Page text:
In the heart of Miami, while the sounds of busy tourists and reggaeton fill the air AJ Spurr, WVUA’s program director, likes to mix in the raw lyrics, coarse vocals and the smooth acoustic guitar strums of country music. 

“Growing up in Miami, there was no country [music] down there,” Spurr said. 

Though Miami’s musical culture is diverse, including reggae, soca, conga, rumba, zouk, and much more, there wasn’t a large country music scene. 

“When I came up here to Alabama, obviously there’s a country scene, and I started picking up on it,” he said.  

It was Spurr’s freshman year when his roommate introduced him to country music. Ironically, his roommate was originally from Baltimore, a city known for its rich history of jazz and western classical music. Yet, somehow his roommate grew up entirely in love and immersed in the country music genre. 

“I guess I was lucky to live with him at first because he was already fully immersed in the genre,” Spurr said. 

After his roommate played him a few songs, Spurr was entranced by what country music had to offer. He found that it was the “raw sound” that resonated with him. He liked the way that songs would sound like they were just recorded in a room on a mic and just put out. But most of all, Spurr resonated with the messages in the music and stories they told. 

“I noticed that some of the messages that they were talking about really did stick with me,” he said. 

He liked how the songs seemed to have specific messages that the artists were trying to send, and it felt as if they were singing to him or about him. He said the music embodied some of the mindsets and attitudes that he has/had, especially Luke Combs, an American country music singer. 

“Luke Combs as an artist was someone that really sat well with me,” Spurr said. 

When first introduced to Combs, Spurr’s attention was captured by “When It Rains It Pours” from Comb’s 2017 debut studio album “This Ones for Us,” which became triple platinum in 2019 selling 3 million copies.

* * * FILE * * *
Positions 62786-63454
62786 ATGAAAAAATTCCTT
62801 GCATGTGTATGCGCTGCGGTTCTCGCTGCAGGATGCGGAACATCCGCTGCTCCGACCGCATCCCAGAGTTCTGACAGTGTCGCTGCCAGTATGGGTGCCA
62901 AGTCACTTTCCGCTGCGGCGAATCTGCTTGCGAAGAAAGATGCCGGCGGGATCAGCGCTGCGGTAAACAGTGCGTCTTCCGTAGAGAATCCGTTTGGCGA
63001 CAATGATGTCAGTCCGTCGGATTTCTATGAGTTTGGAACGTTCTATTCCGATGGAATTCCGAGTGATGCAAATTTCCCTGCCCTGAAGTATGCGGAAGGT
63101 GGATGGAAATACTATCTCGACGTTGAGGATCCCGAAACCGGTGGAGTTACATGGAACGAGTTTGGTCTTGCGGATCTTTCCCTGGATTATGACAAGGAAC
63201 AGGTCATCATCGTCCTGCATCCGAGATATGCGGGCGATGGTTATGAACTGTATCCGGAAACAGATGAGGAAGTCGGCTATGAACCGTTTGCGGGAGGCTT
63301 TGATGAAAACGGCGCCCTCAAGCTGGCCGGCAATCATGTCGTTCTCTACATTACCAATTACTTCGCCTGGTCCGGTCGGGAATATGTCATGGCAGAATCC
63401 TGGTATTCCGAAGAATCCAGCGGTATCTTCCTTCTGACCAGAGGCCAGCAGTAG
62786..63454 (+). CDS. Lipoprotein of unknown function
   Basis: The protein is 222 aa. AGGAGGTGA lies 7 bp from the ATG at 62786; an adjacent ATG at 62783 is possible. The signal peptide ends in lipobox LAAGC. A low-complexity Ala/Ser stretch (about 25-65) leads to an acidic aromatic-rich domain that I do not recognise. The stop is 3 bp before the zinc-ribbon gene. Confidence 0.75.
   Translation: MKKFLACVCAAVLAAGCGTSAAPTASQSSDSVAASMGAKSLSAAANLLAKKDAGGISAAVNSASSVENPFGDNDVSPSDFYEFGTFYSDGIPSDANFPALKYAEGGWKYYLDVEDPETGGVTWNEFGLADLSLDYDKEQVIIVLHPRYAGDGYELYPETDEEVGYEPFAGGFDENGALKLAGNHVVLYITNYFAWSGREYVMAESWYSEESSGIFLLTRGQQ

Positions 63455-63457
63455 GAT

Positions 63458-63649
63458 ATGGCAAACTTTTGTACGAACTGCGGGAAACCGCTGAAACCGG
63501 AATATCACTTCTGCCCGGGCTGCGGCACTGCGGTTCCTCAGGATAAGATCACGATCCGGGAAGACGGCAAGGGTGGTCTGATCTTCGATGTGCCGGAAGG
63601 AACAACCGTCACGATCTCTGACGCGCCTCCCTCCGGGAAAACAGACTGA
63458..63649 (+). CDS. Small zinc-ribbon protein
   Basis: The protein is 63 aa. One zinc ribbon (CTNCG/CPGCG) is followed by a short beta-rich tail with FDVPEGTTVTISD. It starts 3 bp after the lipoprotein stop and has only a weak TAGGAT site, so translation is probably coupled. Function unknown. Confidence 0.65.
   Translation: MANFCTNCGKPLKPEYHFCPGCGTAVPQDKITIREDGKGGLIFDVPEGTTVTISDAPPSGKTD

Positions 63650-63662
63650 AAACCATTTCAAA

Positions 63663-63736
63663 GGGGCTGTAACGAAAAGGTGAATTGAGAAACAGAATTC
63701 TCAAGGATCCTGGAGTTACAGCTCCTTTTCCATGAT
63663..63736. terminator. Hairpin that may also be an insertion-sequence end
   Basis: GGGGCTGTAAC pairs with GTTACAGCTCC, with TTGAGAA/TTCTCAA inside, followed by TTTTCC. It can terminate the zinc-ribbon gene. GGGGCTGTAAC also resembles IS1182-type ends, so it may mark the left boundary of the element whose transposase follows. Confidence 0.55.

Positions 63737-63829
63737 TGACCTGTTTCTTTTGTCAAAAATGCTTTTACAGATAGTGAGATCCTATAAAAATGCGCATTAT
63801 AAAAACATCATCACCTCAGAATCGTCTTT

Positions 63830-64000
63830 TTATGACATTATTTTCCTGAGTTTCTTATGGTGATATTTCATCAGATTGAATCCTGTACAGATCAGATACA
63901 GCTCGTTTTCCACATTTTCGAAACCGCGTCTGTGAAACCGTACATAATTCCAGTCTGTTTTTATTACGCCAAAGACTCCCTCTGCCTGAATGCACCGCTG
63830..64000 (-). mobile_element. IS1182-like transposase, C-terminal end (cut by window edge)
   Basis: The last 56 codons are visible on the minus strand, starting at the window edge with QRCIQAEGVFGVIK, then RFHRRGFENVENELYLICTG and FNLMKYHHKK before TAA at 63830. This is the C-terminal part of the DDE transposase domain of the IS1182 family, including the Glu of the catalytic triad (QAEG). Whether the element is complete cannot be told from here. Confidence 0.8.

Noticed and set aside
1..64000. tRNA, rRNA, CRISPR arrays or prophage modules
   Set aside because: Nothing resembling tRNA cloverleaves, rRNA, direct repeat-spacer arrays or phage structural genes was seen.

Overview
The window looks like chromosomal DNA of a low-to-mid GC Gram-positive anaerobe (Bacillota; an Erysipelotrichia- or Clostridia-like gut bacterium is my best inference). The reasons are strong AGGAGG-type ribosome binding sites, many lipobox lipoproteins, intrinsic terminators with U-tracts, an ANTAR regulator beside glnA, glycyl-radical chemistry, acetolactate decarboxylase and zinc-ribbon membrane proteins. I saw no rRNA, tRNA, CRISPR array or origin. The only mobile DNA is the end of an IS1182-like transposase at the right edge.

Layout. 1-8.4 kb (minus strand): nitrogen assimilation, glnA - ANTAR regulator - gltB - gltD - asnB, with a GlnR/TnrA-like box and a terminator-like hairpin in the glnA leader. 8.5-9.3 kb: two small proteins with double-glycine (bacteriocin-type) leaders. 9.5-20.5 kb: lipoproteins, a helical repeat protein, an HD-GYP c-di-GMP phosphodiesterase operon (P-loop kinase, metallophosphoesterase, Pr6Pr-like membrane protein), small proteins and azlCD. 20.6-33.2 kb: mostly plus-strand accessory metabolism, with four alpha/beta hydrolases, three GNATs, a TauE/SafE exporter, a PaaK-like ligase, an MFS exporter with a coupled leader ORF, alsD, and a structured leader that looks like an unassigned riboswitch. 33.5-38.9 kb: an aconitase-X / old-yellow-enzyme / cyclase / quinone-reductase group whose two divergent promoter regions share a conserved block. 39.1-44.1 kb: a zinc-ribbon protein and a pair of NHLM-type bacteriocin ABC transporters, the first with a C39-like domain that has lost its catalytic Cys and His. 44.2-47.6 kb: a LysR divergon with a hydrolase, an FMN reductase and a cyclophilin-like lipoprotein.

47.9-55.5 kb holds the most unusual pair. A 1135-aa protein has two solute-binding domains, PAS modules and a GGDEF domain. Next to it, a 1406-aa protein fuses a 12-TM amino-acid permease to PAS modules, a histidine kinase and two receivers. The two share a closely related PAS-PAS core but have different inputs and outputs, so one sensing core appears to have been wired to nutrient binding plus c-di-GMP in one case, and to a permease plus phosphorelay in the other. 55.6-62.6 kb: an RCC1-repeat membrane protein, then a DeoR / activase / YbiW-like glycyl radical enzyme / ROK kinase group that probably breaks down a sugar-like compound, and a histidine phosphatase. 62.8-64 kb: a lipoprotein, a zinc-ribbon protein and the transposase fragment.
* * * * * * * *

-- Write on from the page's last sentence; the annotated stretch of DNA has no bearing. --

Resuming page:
“Everything about that song I fully relate to or fully related to at that time,” Spurr said. 

After that, Spurr kept digging into different country music artists’ discographies. Currently, he is listening to Luke Combs’s second studio album, “What You See Is What You Get,” which was released in 2019. The title track is an upbeat song that is quintessential 90s country with playfully honest lyrics that tell a story over a merry band. Spurr emphasized how much he liked the message of the album and its title track. 

“It’s about you know I am who I am, and you can take it or leave it, and I feel like that really represents me pretty well,” he said. 

Spurr doesn’t have favorites, but if he had to choose a top song on “What You See Is What You Get,” it would be “Better Together;” the track that closes the album. 

The simple production is accompanied by Combs’s deep vocals that have a sweet country twang that adds a heartwarming feeling to this love song. Spurr said he likes how the song has minimal production with just piano and vocals creating that same raw energy that he wants to hear.  

“I could 100% listen to this [album] for the rest of my life and not anything else,” he said.